Medicaid Expansions and The Crowding Out of Private Health Insurance
AbstractIn this paper, we re-examine the question of crowd out among children. Our primary contribution is the use of longitudinal data. These data allow us to identify several groups of children depending on whether their eligibility for Medicaid was affected by the eligibility expansions, and to investigate whether changes in insurance coverage of children affected by the expansions differed from changes in insurance coverage of children unaffected by the expansions. For example, we directly measure whether children who became eligible for Medicaid due to the expansions decreased their enrollment in private insurance plans faster than children whose eligibility for Medicaid was unaffected by the expansions. Our results suggest that there was relatively little crowd out among children. We estimate that 14.5 percent of the recent increase in Medicaid enrollment came from private insurance.
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Bibliographic InfoPaper provided by National Bureau of Economic Research, Inc in its series NBER Working Papers with number 6527.
Date of creation: Apr 1998
Date of revision:
Publication status: published as Yazici, Esel Y. and Robert Kaestner. "Medicaid Expansions And The Crowding Out Of Private Health Insurance Among Children," Inquiry - Excellus Health Plan, 2000, v37(1,Spring), 23-32.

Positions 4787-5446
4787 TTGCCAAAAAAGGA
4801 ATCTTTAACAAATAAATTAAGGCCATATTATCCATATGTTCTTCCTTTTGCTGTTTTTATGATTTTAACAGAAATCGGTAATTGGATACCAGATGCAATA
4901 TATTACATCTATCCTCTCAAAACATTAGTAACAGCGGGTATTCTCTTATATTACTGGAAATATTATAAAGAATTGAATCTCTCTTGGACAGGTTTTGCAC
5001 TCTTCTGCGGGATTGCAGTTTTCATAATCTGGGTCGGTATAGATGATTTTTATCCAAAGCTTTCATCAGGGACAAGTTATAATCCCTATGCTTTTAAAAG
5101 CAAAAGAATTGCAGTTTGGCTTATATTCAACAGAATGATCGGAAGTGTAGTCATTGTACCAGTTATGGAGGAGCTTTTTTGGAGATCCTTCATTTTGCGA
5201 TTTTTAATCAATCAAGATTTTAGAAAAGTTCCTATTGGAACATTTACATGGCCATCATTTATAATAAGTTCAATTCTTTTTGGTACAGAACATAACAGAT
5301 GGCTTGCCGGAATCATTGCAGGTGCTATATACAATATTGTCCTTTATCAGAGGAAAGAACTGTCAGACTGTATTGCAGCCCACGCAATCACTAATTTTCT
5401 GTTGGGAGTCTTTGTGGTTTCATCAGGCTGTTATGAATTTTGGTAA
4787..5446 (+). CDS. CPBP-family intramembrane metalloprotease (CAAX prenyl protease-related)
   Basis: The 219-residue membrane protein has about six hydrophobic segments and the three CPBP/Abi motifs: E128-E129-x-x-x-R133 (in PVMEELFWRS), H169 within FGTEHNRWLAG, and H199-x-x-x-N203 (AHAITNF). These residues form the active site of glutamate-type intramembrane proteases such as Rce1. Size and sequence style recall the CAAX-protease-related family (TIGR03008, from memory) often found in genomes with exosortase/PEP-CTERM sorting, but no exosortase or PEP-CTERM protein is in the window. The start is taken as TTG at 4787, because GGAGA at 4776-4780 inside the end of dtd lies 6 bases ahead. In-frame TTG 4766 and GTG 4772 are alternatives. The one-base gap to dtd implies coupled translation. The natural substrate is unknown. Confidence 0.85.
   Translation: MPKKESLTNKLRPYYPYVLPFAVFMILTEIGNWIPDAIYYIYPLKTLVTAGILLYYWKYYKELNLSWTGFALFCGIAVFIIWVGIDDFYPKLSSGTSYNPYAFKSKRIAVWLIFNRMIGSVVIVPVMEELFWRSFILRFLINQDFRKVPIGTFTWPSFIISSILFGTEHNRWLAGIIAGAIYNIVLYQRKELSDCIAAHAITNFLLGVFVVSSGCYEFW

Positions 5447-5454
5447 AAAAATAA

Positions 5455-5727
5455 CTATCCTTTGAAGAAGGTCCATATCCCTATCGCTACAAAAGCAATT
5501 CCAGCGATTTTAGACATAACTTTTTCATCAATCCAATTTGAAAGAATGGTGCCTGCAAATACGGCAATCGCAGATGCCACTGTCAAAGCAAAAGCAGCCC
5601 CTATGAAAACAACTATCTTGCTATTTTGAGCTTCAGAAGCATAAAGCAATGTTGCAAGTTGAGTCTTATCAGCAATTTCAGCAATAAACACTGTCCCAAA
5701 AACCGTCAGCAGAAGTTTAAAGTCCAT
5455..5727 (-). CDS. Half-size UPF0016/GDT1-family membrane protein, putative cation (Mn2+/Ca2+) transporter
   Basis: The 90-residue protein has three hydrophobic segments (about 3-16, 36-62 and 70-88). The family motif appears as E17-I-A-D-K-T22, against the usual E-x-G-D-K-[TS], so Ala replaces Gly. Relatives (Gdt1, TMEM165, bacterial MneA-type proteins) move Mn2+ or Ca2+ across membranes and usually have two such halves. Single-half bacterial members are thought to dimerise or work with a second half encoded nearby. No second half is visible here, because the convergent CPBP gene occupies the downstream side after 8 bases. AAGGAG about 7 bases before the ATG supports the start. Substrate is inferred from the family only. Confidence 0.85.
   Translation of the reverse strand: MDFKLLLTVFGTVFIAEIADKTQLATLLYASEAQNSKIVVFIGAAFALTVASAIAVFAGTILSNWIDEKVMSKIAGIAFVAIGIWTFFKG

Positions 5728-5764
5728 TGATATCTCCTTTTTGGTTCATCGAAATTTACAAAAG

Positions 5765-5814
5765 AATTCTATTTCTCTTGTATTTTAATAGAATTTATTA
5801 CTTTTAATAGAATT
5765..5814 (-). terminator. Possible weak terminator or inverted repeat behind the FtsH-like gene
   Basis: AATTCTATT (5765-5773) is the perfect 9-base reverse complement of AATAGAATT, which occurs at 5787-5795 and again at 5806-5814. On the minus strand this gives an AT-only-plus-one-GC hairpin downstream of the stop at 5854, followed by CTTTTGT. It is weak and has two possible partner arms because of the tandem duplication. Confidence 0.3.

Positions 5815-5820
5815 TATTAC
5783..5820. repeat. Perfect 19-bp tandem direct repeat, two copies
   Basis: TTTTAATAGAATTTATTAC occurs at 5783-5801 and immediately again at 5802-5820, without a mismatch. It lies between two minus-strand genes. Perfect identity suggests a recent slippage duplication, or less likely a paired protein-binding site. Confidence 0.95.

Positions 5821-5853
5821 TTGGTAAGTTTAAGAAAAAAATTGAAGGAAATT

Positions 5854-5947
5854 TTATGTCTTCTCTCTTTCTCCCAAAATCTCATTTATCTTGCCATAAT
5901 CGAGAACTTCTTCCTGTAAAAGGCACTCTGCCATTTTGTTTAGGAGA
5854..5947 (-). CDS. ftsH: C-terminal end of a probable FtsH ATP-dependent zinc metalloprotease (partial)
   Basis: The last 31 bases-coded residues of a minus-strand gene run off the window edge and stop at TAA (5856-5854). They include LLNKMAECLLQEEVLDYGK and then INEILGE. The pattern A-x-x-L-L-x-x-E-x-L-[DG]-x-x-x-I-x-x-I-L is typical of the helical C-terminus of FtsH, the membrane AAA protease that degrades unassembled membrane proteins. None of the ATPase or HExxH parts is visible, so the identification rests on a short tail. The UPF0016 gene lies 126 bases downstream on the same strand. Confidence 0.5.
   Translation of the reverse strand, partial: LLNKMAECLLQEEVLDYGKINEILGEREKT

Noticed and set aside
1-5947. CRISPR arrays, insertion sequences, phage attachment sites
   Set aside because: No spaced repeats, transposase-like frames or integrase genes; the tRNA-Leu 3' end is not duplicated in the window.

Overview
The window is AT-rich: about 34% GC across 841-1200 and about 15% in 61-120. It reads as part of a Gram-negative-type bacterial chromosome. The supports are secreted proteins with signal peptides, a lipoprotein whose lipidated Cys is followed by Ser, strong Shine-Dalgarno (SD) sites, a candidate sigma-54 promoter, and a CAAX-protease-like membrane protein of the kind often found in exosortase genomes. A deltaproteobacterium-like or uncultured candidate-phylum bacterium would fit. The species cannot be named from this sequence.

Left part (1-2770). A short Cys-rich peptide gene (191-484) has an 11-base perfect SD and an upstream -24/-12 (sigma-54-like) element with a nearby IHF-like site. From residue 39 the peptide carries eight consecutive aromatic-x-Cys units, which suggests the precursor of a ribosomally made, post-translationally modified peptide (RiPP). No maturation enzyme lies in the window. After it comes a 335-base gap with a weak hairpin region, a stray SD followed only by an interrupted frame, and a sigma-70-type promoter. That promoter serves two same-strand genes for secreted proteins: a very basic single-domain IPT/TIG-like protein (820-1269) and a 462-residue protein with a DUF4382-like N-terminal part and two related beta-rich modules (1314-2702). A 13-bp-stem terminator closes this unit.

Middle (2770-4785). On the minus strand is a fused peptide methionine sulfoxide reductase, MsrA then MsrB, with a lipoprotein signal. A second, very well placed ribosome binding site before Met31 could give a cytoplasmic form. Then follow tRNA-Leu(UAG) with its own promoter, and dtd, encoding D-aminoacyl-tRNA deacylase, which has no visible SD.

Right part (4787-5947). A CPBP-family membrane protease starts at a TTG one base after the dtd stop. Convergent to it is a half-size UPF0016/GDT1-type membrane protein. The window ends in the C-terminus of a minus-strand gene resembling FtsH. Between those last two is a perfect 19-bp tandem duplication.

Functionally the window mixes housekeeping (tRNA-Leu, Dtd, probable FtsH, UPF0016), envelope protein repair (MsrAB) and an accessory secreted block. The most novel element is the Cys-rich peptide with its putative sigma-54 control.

Note: HC HE
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Find related papers by JEL classification:
- I38 - Health, Education, and Welfare - - Welfare, Well-Being, and Poverty - - - Government Programs; Provision and Effects of Welfare Programs
- H42 - Public Economics - - Publicly Provided Goods - - - Publicly Provided Private Goods
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- Lara D. Shore-Sheppard, 2005.
"Stemming the Tide? The Effect of Expanding Medicaid Eligibility on Health Insurance,"
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- Shore-Sheppard Lara D., 2008. "Stemming the Tide? The Effect of Expanding Medicaid Eligibility On Health Insurance Coverage," The B.E. Journal of Economic Analysis & Policy, De Gruyter, vol. 8(2), pages 1-35, July.
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